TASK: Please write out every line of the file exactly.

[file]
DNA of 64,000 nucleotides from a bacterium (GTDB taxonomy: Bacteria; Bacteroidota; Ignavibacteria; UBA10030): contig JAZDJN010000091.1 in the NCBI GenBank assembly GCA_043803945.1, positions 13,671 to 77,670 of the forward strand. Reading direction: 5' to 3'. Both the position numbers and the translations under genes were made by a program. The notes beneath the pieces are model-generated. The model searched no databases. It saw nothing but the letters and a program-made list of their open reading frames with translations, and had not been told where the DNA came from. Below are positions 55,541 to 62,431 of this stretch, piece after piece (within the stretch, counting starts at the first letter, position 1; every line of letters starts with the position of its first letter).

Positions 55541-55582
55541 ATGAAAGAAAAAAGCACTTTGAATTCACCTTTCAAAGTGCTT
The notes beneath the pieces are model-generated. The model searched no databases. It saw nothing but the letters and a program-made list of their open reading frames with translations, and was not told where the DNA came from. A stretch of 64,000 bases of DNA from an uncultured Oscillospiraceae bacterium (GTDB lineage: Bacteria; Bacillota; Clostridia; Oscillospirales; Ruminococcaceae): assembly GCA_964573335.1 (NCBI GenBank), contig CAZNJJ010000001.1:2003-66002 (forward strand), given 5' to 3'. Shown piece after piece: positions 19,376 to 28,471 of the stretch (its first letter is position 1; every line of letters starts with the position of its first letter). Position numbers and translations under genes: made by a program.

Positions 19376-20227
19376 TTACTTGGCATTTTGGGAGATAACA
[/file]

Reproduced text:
DNA of 64,000 nucleotides from a bacterium (GTDB taxonomy: Bacteria; Bacteroidota; Ignavibacteria; UBA10030): contig JAZDJN010000091.1 in the NCBI GenBank assembly GCA_043803945.1, positions 13,671 to 77,670 of the forward strand. Reading direction: 5' to 3'. Both the position numbers and the translations under genes were made by a program. The notes beneath the pieces are model-generated. The model searched no databases. It saw nothing but the letters and a program-made list of their open reading frames with translations, and had not been told where the DNA came from. Below are positions 55,541 to 62,431 of this stretch, piece after piece (within the stretch, counting starts at the first letter, position 1; every line of letters starts with the position of its first letter).

Positions 55541-55582
55541 ATGAAAGAAAAAAGCACTTTGAATTCACCTTTCAAAGTGCTT
The notes beneath the pieces are model-generated. The model searched no databases. It saw nothing but the letters and a program-made list of their open reading frames with translations, and was not told where the DNA came from. A stretch of 64,000 bases of DNA from an uncultured Oscillospiraceae bacterium (GTDB lineage: Bacteria; Bacillota; Clostridia; Oscillospirales; Ruminococcaceae): assembly GCA_964573335.1 (NCBI GenBank), contig CAZNJJ010000001.1:2003-66002 (forward strand), given 5' to 3'. Shown piece after piece: positions 19,376 to 28,471 of the stretch (its first letter is position 1; every line of letters starts with the position of its first letter). Position numbers and translations under genes: made by a program.

Positions 19376-20227
19376 TTACTTGGCATTTTGGGAGATAACA